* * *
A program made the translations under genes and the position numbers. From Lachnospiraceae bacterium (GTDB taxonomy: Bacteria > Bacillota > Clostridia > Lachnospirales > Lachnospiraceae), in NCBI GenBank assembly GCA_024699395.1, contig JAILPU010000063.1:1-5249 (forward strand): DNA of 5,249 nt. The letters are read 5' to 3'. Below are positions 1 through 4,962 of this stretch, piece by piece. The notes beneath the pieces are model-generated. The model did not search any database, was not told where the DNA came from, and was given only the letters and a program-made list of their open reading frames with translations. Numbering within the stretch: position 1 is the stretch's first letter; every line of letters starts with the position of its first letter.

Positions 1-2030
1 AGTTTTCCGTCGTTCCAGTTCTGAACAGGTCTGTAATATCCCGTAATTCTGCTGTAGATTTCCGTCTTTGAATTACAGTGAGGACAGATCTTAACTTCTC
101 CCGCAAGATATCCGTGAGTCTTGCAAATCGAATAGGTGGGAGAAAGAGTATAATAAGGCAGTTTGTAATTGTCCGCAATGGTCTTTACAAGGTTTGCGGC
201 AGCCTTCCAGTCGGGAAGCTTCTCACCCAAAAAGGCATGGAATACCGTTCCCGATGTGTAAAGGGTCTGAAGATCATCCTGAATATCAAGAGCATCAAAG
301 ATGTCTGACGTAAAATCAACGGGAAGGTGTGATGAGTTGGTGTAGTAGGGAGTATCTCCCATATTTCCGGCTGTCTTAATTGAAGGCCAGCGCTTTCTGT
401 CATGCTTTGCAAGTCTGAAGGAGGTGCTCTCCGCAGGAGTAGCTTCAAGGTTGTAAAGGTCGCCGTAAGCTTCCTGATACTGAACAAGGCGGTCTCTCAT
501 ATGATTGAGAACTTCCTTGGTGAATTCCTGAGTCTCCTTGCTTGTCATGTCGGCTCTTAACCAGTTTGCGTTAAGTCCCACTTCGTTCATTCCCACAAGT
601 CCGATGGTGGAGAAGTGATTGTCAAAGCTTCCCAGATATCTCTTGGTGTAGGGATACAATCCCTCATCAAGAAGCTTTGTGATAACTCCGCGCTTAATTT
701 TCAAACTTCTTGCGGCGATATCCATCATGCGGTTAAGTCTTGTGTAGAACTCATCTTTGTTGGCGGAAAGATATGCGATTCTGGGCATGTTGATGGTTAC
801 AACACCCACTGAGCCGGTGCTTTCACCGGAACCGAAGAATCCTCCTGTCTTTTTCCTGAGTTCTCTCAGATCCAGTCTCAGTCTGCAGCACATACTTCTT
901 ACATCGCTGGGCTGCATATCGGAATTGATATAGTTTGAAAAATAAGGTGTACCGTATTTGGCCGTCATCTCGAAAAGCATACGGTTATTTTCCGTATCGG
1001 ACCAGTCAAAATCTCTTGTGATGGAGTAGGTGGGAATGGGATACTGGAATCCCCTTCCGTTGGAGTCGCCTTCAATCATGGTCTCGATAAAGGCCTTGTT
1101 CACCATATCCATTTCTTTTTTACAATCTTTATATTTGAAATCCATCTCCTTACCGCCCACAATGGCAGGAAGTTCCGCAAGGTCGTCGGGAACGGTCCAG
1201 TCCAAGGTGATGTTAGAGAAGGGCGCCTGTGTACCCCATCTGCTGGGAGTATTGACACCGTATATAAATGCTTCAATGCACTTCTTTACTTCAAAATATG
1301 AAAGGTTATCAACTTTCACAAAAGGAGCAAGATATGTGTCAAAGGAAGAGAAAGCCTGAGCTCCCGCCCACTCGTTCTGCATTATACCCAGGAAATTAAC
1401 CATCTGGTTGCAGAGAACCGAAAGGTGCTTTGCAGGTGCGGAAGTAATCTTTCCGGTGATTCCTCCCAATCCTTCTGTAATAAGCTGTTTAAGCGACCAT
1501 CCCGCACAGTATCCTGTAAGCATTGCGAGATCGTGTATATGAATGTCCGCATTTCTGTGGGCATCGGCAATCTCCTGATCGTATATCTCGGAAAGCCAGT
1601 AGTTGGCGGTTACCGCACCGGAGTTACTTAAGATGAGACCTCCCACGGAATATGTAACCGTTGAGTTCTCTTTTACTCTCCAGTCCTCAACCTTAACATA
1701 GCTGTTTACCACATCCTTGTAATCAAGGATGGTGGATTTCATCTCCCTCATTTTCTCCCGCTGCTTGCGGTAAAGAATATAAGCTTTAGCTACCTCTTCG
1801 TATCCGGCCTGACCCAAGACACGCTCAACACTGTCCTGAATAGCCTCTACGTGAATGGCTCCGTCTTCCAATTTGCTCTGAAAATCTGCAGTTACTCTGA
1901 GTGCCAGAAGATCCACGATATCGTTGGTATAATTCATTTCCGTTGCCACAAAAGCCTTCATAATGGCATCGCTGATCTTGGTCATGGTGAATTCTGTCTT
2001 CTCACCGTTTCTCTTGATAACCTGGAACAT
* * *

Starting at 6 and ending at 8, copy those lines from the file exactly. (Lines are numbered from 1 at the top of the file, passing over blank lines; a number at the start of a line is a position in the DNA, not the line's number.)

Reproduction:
301 ATGTCTGACGTAAAATCAACGGGAAGGTGTGATGAGTTGGTGTAGTAGGGAGTATCTCCCATATTTCCGGCTGTCTTAATTGAAGGCCAGCGCTTTCTGT
401 CATGCTTTGCAAGTCTGAAGGAGGTGCTCTCCGCAGGAGTAGCTTCAAGGTTGTAAAGGTCGCCGTAAGCTTCCTGATACTGAACAAGGCGGTCTCTCAT
501 ATGATTGAGAACTTCCTTGGTGAATTCCTGAGTCTCCTTGCTTGTCATGTCGGCTCTTAACCAGTTTGCGTTAAGTCCCACTTCGTTCATTCCCACAAGT